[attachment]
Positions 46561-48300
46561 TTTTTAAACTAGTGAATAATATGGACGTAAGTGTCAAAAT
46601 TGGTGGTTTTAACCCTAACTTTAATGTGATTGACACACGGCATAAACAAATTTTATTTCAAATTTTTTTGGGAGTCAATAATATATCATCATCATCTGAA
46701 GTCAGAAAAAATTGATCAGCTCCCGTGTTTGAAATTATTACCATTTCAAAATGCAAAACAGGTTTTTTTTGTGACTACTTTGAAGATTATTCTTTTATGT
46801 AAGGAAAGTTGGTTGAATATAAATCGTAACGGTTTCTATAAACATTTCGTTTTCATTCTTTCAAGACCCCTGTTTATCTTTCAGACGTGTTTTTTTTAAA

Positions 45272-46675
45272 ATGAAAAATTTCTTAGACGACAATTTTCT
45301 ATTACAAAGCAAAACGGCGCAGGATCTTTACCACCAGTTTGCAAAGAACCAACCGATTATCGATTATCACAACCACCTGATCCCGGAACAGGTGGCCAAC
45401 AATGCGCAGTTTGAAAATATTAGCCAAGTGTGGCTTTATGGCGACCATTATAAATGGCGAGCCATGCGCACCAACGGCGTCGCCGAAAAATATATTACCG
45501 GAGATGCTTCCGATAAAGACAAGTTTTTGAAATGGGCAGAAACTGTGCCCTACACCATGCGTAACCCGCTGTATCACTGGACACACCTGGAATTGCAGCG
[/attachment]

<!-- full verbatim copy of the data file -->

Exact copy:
Positions 46561-48300
46561 TTTTTAAACTAGTGAATAATATGGACGTAAGTGTCAAAAT
46601 TGGTGGTTTTAACCCTAACTTTAATGTGATTGACACACGGCATAAACAAATTTTATTTCAAATTTTTTTGGGAGTCAATAATATATCATCATCATCTGAA
46701 GTCAGAAAAAATTGATCAGCTCCCGTGTTTGAAATTATTACCATTTCAAAATGCAAAACAGGTTTTTTTTGTGACTACTTTGAAGATTATTCTTTTATGT
46801 AAGGAAAGTTGGTTGAATATAAATCGTAACGGTTTCTATAAACATTTCGTTTTCATTCTTTCAAGACCCCTGTTTATCTTTCAGACGTGTTTTTTTTAAA

Positions 45272-46675
45272 ATGAAAAATTTCTTAGACGACAATTTTCT
45301 ATTACAAAGCAAAACGGCGCAGGATCTTTACCACCAGTTTGCAAAGAACCAACCGATTATCGATTATCACAACCACCTGATCCCGGAACAGGTGGCCAAC
45401 AATGCGCAGTTTGAAAATATTAGCCAAGTGTGGCTTTATGGCGACCATTATAAATGGCGAGCCATGCGCACCAACGGCGTCGCCGAAAAATATATTACCG
45501 GAGATGCTTCCGATAAAGACAAGTTTTTGAAATGGGCAGAAACTGTGCCCTACACCATGCGTAACCCGCTGTATCACTGGACACACCTGGAATTGCAGCG